THE reputation of central defenders at Celtic Park for solidity has regularly been on a par with that of a meringue left out in the rain.

Some recent incumbents at what was once called centre-half have become such figures of fun that their wearing of the Hoops should have been complemented by the donning of a large red nose and outsized shoes. Names will not be mentioned to protect the guilty, but Celtic fans became accustomed to watching defensive displays that would have given a bomb disposal expert the jitters.

The arrival of Virgil van Dijk from Groningen seemed to continue the tradition. It may be lost in the mists of memory but his audition in the Champions League qualifier in Karagandy was so gruesome that his agent was approached by the makers of You've Been Framed for footage of a feckless evening. His progress since then has not been comical though it has brought a smile of satisfaction to his manager.

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Celtic go into tonight's match against Kilmarnock hoping to equal a 92-year-old club record of 10 consecutive league clean sheets. They have also kept a clean sheet in a William Hill Scottish Cup match to add to that run.

It is now 855 minutes since Celtic lost a goal in the league, with Aberdeen's Niall McGinn the last person to score against them in the 45th minute of a Parkhead match in November.

The reasons for this parsimony can be debated with credit given to a variety of sources, including goalkeeper Fraser Forster who was particularly impressive against Hibernian on Sunday.

However, Van Dijk has been a substantial presence for Celtic this season. At 22, his £2.6m fee seems a snip with his name now linked to a succession of top clubs. There is evidence that Van Dijk was brought in to complement Kelvin Wilson rather than replace the Englishman who cited homesickness and moved suddenly to Nottingham Forest.

Inarguably, the Dutchman has outstripped Wilson in terms of both popularity and versatility. His goal from a free-kick against Hibernian was an almost unnecessary gilding of a rising reputation.

"I enjoy watching him play - he's brilliant," said his manager who scouted the player at Groningen.

"The first day I watched him play I thought: 'we've got one here'.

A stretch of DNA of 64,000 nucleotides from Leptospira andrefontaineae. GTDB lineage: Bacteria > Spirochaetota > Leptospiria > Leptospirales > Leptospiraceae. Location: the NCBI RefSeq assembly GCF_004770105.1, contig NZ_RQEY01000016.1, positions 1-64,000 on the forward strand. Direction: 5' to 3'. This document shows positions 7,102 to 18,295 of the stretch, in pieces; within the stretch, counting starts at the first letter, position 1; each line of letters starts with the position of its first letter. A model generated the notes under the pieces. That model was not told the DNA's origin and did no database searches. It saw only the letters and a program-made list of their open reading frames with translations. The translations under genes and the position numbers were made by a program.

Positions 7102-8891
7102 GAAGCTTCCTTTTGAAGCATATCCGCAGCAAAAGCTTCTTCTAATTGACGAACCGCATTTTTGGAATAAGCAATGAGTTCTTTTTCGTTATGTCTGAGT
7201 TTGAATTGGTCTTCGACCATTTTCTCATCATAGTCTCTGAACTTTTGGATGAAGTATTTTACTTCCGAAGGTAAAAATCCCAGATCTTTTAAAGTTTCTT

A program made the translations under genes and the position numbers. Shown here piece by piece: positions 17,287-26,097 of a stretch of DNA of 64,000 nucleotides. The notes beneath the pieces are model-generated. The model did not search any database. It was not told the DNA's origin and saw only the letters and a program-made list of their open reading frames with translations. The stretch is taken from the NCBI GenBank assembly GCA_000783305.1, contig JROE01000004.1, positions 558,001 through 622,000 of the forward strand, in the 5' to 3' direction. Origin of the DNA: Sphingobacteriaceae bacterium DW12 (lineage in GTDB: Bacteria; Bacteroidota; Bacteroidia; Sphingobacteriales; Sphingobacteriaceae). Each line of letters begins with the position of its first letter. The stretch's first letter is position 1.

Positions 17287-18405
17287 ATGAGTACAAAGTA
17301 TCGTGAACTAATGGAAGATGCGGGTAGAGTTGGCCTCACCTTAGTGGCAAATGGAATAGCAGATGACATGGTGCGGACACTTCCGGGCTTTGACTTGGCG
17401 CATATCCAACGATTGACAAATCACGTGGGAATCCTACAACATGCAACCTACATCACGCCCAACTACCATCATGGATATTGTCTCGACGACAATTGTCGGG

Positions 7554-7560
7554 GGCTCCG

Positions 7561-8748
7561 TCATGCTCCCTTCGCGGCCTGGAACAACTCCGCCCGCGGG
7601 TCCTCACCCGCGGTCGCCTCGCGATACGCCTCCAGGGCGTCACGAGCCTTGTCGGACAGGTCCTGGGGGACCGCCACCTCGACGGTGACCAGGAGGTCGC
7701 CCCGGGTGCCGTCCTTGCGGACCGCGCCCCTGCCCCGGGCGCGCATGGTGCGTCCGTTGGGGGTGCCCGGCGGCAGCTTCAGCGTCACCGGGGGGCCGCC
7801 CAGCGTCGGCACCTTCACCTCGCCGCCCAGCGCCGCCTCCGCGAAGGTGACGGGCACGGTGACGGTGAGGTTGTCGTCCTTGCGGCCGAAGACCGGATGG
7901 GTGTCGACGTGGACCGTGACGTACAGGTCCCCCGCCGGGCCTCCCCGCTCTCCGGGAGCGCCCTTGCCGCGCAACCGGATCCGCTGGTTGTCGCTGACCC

"He hasn't disappointed us. He has so many attributes to his game and the goal against Hibs didn't surprise me. I see him doing it in training but he's just not had the confidence to do it - that's another string to his bow."

Van Dijk made an immediate impression on Lennon in his first training session at Lennoxtown.

"He showed composure and strength. We felt we had young, strong boys running into him and they basically bounced off him in much the same way they did with Victor Wanyama," said Lennon, recalling the resilience of the Nigerian midfielder who was sold to Southampton for £12.5m.

"At that point we knew we had a specimen," he said of the Dutchman.

Van Dijk, though, has subtlety as well as strength. "His ability and technique is excellent. He has quick feet and can move the ball into midfield by sidestepping people.

"He's graceful on the ball and for a Dutch centre-half he can head the ball - in both boxes. That's one of the first things you look at in a centre-half," said Lennon.

Van Dijk had been scouted, and rejected, by a number of clubs but Lennon has been rewarded by backing his judgment with a fee that could quadruple if the defender leaves in the summer. Having played at under-age level for the Netherlands, the centre-half has shown an ambition to progress further.

"He's really hungry. I saw him play for Holland under-21s and Groningen and felt he could take that step forward into midfield just as Victor did," said Lennon. "He has an all-round game and I think we've won a watch. He's worth a lot more now than we paid for him."

Lennon, too, believes his defender can play for his national side and go on "to the highest level", that presumably being a leading club in England.

There are blemishes, most notably in concentration, but that is to be expected in a defender of such youth and relative inexperience.

Celtic, of course, are some way from creating a British clean-sheet record. Manchester United goalkeeper Edwin van der Sar narrowly missed out on the European record during the 2008/09 season. The Dutch internationalist went 1311 minutes before Newcastle United's Peter Løvenkrands scored, breaking former Rangers keeper Chris Woods' British record of 1196 minutes set during the 1986/87 season. However, Van der Sar's record excludes conceding goals in the world club championship.

Lennon is philosophical about the praise his team is now receiving.

"If we concede one or two we get criticised left, right and centre," he said. "To have 10 clean sheets in a row is very special. Not many teams go through a series like that. I don't really read up on it, but what I don't want is people taking it for granted as it's a hard thing to do."

And any British record? "It would be nice," said Lennon. "Mind you as soon as we concede one we'll get slaughtered."

This is the inevitable fate of any defender. Kilmarnock and Kris Boyd await tonight.